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Justin Raimondo: A Policy Chasing Its Tail - Eternal recurrence in US foreign policy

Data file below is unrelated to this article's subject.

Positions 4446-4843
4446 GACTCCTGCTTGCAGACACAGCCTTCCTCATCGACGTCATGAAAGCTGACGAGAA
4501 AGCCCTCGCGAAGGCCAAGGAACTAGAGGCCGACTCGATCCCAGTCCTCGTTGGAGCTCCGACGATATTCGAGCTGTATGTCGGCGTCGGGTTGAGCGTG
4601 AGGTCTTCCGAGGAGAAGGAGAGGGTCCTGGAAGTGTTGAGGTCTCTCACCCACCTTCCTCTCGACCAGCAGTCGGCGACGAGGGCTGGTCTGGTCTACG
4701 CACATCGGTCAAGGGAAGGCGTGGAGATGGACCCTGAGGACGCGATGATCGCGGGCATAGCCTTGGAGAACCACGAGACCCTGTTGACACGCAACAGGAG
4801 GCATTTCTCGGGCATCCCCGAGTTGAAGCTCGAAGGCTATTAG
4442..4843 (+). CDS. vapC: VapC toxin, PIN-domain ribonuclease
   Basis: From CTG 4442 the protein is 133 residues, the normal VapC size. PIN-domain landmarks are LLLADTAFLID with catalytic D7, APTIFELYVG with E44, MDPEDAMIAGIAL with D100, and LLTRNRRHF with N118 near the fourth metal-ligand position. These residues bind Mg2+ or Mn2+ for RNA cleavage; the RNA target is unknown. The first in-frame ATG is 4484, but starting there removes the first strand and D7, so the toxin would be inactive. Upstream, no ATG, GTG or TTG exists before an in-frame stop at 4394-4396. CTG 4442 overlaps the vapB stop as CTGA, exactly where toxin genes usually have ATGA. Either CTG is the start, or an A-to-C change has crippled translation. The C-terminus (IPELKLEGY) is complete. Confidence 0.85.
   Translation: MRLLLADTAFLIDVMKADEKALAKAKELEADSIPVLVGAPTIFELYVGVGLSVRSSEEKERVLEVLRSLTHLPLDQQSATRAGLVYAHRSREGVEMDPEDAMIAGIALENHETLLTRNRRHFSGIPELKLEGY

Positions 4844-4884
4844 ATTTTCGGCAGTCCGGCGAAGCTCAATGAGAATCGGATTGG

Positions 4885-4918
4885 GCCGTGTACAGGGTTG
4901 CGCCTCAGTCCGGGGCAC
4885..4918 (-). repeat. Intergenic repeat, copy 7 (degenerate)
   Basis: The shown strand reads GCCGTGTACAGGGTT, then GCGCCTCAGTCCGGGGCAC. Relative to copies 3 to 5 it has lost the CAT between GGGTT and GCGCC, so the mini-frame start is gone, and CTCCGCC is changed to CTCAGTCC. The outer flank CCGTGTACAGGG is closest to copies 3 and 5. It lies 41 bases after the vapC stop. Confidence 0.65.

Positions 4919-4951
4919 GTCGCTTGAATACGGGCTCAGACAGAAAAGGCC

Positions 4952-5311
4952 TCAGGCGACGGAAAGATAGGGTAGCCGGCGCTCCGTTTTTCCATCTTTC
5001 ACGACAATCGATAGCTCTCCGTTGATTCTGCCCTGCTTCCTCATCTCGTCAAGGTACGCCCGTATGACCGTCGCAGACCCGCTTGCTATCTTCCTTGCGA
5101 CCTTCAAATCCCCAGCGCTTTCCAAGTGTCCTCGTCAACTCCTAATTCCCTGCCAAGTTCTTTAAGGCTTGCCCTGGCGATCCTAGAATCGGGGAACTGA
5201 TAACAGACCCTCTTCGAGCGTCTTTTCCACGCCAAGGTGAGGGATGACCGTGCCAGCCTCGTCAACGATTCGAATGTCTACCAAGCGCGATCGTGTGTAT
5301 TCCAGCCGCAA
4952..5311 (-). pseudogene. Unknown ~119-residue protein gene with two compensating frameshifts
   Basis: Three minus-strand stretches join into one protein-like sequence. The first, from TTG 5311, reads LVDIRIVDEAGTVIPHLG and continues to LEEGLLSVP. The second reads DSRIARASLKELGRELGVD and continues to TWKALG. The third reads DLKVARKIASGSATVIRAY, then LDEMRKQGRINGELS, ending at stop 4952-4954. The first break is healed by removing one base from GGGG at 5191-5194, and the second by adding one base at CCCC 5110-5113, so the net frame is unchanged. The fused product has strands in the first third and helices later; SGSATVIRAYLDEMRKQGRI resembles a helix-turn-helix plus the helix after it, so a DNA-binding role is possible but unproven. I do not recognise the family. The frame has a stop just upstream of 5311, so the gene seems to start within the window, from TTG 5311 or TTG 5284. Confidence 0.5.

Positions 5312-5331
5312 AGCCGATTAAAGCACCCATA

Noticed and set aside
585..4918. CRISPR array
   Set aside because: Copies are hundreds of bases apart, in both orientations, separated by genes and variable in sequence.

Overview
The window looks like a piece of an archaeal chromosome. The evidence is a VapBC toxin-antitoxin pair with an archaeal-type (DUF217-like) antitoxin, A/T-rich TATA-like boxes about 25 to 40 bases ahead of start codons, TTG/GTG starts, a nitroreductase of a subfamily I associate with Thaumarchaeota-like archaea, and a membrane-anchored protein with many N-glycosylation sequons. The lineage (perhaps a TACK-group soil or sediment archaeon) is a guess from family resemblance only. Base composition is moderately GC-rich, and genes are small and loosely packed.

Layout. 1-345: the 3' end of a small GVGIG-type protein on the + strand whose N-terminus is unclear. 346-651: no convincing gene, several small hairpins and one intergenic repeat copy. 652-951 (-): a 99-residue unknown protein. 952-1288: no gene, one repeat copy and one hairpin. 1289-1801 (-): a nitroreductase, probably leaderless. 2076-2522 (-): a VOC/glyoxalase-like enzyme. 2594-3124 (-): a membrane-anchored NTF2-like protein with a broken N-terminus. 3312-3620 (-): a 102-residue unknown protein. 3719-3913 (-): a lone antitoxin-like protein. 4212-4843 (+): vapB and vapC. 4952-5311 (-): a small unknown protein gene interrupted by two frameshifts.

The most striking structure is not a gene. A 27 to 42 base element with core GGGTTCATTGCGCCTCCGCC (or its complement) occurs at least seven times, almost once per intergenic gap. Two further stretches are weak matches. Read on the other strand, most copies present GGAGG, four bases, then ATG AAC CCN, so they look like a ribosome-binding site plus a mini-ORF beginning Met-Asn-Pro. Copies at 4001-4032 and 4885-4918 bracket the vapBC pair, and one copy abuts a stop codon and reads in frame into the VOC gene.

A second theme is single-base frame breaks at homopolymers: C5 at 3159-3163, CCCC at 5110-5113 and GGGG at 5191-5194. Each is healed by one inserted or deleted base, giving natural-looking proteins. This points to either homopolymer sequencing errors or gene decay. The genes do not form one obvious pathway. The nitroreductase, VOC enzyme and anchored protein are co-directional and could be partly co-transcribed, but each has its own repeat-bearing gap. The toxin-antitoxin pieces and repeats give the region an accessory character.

All of which leads me to fear Nietzsche was right: that we do, indeed, live in a nightmare world of eternal recurrence, a universe where US troops are always “withdrawing” from Iraq, only to change course at the last moment. Where the Egyptian military invades Tahrir in perpetuity, and repeatedly drags bloggers away in chains. Where the Libyan rebels are in jeopardy unending, always on the cusp of defeat – and the US and its allies are permanently poised to plant boots on the ground to save them from certain annihilation. Which means the neocons will be eternally calling for a US invasion of somewhere-or-other – and that there will always be neocons. This last is bad news indeed: it’s like a cancer diagnosis, except there’s no relief in the form of death. Just pain that goes on … forever. If I’ve painted a dreary picture, well then there’s no sense blaming the messenger: this is our lot, and we just have to learn to live with it. It is, in short, the human condition, which seems mostly to be a condition of forgetfulness, a kind of historical Alzheimer’s in which we have no recollection of our past errors – and, indeed, no memory of historical events beyond the last presidential election. Americans wake up every day tabula rasa, with no more knowledge of the lessons of history – especially their own – than a newborn babe.

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